Rolet quits LCH amid LSE rival rumours

Steve Dinneen
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XAVIER Rolet, chief executive of the London Stock Exchange (LSE), has sensationally quit his position on the board of LCH.Clearnet, sparking rumours his firm is about to launch a rival clearing business.

Rolet told LCH.Clearnet he was “too busy” to remain on the board. However a conflict of interests would arise if the LSE was considering launching its own clearing house.

Rolet failed to nominate a successor, effectively severing the firm’s ties to the LCH.Clearnet board. The LSE remains a customer with the firm but is understood to be considering the future of the relationship.
‘Analyst Joshua Raymond of City Index told City A.M.: “Some are inevitably going to read between the lines and think that this could be a trigger for the LSE to find another clearing provider or indeed build its own, a move that would prove very difficult if its chief executive remained a board member of LCH.Clearnet.

Raymond added: “Others may simply believe that Rolet had reached the end of his tether with what is perceived to be very slow decision making at board level. It could well be a combination of both of these factors.”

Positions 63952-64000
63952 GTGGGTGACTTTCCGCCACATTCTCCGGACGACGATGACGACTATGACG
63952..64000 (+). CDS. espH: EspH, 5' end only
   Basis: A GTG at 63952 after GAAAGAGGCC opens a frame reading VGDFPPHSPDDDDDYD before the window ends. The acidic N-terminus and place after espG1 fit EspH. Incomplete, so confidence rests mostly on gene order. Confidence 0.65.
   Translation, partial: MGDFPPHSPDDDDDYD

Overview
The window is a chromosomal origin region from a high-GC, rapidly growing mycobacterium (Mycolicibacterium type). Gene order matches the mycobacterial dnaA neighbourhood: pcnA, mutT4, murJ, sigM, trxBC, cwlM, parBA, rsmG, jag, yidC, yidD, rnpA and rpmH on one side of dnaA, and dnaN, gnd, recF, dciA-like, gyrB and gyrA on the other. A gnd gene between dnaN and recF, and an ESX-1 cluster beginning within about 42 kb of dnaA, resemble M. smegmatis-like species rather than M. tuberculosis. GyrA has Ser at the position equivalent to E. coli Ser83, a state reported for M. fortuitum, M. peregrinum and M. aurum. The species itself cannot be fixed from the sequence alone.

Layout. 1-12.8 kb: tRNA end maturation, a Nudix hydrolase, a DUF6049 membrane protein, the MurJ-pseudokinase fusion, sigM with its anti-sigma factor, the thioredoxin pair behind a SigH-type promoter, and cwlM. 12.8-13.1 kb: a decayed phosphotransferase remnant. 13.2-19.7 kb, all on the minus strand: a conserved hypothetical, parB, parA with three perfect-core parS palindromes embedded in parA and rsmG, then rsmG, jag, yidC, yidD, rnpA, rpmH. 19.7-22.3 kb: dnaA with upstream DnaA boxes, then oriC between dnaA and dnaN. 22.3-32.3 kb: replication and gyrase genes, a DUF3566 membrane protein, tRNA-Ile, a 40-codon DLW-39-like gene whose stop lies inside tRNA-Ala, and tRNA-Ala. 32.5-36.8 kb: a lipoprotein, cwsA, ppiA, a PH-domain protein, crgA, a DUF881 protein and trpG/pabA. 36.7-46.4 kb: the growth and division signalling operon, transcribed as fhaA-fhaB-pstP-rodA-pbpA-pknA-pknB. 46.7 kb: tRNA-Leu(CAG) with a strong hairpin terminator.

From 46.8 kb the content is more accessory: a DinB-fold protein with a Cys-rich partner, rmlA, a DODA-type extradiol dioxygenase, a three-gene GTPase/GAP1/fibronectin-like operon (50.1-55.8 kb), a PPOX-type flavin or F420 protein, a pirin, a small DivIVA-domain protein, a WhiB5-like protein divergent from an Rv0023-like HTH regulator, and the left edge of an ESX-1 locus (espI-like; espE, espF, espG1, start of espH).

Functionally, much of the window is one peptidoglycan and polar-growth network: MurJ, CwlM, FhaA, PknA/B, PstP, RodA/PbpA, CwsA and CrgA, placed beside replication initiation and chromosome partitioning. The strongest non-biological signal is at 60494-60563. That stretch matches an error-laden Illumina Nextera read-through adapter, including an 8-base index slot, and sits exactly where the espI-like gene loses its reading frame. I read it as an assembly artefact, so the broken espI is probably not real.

A spokesman for LCH.Clearnet confirmed Rolet had left the board, citing clashes in his schedule. The LSE and Rolet declined to comment.

The 16 directors of the LCH.Clearnet board declined to comment or could not be reached last night.

A source close to the LSE said: “They have signalled they will look at this area. It won’t be tomorrow but they are reviewing this part of their business. Post trade has become an increasingly important part of trading, particularly as a result of falling trade sizes, making it more expensive.

Sources close to LCH.Clearnet played down the significance of the resignation and questioned whether the LSE would be able to compete with the firm’s clearing business.

LCH.Clearnet, which is 83 per cent owned by the firms who use its services, is not a profit maximising firm, partially existing to facilitate its owners, meaning it would be difficult for the LSE to compete on a level playing field.